Mifepristone holds promise as a safe and effective anti-progesterone. Wide-spread use of mifepristone to regularize cycles or prevent pregnancy, however, cannot be recommended at this time. The drug is promising for these uses but the dose and timing of administration required to achieve optimum effect are unknown. Menses are consistently induced in the mid to late luteal phase at a wide range of doses. Further work needs to be done to examine the luteolytic properties of the drug when given at this time. Knowledge about the serum concentration of the parent compound and its less active metabolites after oral administration may help to explain variable biological effects. The effects of other modes of administration, such as transdermal or transvaginal application which avoid a first-pass effect by the liver, should also be explored. Practical issues of the timing of administration need to be resolved. The drug is not effective when given in the absence of luteal phase levels of progesterone. Thus, verification of luteal phase status before the administration of the drug would be ideal. Basal body temperature monitoring may be one way to do this. There is no other convenient way to determine serum levels of progesterone that would be feasible on a large-scale outpatient basis. Since mifepristone does not regulate the timing of ovulation, the optimal time of administration may vary from cycle to cycle. This presumes a high degree of willingness on the part of the woman to observe her cycles and participate in decisions regarding the timing of the drug. Mifepristone, the first clinically available anti-progesterone, represents a significant advance in fertility control. Further work is necessary to define the optimal dose and schedule of administration in the luteal phase and to explore the contraceptive efficacy in women at risk for pregnancy.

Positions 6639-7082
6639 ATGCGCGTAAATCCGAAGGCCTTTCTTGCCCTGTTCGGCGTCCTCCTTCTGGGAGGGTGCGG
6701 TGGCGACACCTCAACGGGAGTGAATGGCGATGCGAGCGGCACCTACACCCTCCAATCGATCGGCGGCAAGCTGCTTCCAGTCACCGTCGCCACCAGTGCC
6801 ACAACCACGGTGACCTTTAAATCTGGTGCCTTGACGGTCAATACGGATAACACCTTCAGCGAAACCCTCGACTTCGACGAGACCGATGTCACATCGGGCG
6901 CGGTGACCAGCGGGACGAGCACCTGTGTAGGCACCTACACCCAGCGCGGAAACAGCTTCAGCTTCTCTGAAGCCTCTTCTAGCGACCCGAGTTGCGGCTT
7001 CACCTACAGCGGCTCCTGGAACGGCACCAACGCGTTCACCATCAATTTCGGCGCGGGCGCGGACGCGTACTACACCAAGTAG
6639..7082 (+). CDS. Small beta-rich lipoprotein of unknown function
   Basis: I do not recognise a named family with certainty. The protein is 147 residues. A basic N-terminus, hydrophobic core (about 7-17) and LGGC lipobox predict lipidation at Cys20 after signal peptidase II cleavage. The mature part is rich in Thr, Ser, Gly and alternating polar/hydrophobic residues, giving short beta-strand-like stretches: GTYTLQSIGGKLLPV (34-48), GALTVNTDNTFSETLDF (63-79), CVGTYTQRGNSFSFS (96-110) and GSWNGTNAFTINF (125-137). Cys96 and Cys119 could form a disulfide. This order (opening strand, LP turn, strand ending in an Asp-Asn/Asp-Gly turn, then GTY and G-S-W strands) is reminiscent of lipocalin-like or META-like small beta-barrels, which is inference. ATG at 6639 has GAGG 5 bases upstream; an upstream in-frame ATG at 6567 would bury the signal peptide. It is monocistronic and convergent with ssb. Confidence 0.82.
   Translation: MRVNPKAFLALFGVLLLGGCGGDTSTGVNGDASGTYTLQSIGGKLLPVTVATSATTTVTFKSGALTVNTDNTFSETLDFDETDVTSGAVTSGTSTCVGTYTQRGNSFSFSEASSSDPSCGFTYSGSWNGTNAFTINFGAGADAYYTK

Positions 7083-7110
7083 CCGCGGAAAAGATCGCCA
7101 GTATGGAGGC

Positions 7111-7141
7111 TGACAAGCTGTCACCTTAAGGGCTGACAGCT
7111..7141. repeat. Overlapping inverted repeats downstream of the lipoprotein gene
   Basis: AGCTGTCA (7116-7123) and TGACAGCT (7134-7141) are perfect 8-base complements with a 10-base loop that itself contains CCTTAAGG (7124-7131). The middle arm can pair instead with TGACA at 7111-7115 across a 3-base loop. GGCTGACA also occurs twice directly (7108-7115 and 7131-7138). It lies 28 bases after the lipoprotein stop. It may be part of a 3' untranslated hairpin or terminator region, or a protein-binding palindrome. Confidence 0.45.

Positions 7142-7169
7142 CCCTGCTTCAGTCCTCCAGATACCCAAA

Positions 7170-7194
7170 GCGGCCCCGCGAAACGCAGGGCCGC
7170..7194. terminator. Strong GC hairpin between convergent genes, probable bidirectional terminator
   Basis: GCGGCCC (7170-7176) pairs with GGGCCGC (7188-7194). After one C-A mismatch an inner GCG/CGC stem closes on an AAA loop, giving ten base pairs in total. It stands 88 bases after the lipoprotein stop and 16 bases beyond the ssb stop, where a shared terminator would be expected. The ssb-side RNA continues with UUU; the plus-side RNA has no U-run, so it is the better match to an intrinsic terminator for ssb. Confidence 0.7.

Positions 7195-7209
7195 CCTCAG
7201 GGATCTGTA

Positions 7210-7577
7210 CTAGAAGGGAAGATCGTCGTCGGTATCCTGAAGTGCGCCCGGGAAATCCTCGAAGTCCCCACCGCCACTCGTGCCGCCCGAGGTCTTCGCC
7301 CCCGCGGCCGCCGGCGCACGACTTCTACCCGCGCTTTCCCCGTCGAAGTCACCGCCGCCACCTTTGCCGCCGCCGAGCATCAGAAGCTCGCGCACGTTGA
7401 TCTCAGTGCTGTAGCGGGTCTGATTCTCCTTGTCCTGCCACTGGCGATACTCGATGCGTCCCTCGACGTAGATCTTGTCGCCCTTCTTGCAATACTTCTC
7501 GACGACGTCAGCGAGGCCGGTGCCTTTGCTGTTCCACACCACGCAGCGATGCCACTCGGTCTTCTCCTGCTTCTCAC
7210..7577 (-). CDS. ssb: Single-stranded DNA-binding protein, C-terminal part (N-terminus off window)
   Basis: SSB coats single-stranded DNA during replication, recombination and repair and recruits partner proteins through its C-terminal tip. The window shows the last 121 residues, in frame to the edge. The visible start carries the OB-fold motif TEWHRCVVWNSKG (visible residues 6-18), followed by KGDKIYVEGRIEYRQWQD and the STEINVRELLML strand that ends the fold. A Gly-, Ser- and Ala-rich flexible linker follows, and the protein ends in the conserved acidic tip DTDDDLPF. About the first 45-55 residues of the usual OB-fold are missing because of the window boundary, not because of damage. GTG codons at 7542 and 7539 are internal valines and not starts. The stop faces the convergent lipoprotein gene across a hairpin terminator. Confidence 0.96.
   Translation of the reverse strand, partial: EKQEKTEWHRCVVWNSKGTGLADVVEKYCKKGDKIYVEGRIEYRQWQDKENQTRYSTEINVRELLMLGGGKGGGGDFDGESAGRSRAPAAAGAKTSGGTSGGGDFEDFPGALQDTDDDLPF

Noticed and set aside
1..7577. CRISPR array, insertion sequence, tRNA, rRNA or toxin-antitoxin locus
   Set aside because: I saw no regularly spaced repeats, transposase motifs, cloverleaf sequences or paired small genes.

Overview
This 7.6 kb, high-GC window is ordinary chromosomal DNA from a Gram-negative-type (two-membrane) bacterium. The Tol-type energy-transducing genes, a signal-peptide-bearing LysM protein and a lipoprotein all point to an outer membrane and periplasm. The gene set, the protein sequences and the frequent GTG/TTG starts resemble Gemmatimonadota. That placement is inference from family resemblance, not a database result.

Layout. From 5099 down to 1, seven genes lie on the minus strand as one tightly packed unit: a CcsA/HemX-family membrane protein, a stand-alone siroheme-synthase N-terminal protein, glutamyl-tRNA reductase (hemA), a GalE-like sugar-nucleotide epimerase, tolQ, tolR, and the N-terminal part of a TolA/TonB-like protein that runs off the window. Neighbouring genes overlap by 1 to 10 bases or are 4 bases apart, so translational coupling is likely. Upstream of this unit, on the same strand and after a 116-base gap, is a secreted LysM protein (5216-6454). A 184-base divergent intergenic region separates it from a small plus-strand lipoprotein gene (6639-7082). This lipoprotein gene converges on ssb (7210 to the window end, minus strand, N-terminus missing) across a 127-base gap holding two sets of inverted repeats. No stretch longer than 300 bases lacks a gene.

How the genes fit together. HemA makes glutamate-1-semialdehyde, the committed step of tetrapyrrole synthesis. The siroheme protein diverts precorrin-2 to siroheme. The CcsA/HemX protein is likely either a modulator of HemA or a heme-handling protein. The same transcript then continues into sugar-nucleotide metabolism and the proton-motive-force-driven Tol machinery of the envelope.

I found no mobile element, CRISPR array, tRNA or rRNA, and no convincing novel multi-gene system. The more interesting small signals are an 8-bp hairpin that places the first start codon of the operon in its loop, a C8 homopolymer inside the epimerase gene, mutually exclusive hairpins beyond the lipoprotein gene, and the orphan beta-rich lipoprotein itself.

ASJC Scopus subject areas
- Obstetrics and Gynecology